Instead Europe-based coatings companies have had to seek investment opportunities outside the region, in particularly in faster growing areas on its periphery like the Middle East and its oil- and gas-rich states in the Gulf.
The economies of the six Arab countries in the Gulf Cooperation Council (GCC) – Saudi Arabia, United Arab Emirates (UAE), Kuwait, Qatar, Bahrain and Oman – have been starting to recover from the impact of the sharp fall in the prices of crude oil two years ago.
The average growth rates of GDPs of the GCC states—all oil exporting countries – together with that of Algeria, another large Mid-East oil producer, are expected to rise from less than 2 percent last year to around 3 percent annually in 2016 and 2017, according to the International Monetary Fund (IMF). However, this compares with an average of 7.75 percent in the ten years to 2015.
Nonetheless despite the decline in economic growth, the demand for coatings in the Gulf has stayed relatively strong mainly due to a revival in the region’s construction sector and in the need for protective and industrial coatings.
The construction market is being driven by the increase in new residential housing to meet rising living standards and in infrastructure such as airports and rail stations and new cities. In Qatar nine new stadiums are due to be built and three renovated in preparation for the soccer World Cup in 2022.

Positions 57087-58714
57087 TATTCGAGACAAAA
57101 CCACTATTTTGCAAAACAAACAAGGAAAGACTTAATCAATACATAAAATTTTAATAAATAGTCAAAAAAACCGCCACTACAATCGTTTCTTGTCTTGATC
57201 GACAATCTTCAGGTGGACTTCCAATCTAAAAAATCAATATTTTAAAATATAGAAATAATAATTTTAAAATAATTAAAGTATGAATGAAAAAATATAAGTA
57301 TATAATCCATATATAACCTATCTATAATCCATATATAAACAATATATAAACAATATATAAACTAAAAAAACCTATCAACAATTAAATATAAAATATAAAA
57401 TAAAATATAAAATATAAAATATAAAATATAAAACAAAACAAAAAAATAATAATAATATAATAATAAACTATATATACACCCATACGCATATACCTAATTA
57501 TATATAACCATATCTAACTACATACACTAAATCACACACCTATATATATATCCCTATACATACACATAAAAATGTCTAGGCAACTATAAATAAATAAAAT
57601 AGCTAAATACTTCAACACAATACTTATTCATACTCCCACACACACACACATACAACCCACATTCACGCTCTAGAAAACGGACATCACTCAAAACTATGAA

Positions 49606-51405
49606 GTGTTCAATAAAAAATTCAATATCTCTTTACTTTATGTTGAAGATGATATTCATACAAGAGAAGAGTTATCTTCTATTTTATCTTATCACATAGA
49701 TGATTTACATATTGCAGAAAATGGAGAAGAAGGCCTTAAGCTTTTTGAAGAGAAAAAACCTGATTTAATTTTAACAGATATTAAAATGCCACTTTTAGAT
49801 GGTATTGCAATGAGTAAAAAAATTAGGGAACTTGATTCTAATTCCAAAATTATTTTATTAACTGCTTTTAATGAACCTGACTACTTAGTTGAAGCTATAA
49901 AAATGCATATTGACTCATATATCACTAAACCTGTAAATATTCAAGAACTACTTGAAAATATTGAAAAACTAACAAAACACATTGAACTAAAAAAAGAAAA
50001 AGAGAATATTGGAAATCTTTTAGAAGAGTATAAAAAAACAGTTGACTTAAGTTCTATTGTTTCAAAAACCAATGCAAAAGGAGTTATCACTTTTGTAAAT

The GCC countries also have ambitious plans to diversify their economies by becoming less dependent on revenues from oil and petrochemical exports. This is to be achieving by branching out into downstream manufacturing using petrochemical derivatives as raw materials for a variety of consumer and industrial products which will open up new sectors for industrial coatings.
At the same time Iran is going through an economic revival following the lifting of sanctions in the wake of an international deal on its nuclear plans, boosting coatings sales across a range of sectors.
For European and other investors in the Gulf coatings market, the only major concern are that the continued volatility of the global oil market could undermine the Gulf economies once again. Also there is the danger that political strife, particularly between the Arab countries and Iran, could also trigger an economic crisis.